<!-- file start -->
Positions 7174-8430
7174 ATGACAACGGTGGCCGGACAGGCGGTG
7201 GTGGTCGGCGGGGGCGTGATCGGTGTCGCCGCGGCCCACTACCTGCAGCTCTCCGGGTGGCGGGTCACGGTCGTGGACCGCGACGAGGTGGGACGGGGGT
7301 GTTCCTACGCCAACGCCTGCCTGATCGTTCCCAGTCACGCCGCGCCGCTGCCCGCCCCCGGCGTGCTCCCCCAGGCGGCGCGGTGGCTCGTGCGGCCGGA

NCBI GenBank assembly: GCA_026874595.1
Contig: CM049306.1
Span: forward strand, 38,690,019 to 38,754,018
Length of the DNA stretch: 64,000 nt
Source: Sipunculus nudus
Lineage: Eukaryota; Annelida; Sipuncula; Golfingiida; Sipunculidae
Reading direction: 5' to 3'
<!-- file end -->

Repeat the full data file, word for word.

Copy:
Positions 7174-8430
7174 ATGACAACGGTGGCCGGACAGGCGGTG
7201 GTGGTCGGCGGGGGCGTGATCGGTGTCGCCGCGGCCCACTACCTGCAGCTCTCCGGGTGGCGGGTCACGGTCGTGGACCGCGACGAGGTGGGACGGGGGT
7301 GTTCCTACGCCAACGCCTGCCTGATCGTTCCCAGTCACGCCGCGCCGCTGCCCGCCCCCGGCGTGCTCCCCCAGGCGGCGCGGTGGCTCGTGCGGCCGGA

NCBI GenBank assembly: GCA_026874595.1
Contig: CM049306.1
Span: forward strand, 38,690,019 to 38,754,018
Length of the DNA stretch: 64,000 nt
Source: Sipunculus nudus
Lineage: Eukaryota; Annelida; Sipuncula; Golfingiida; Sipunculidae
Reading direction: 5' to 3'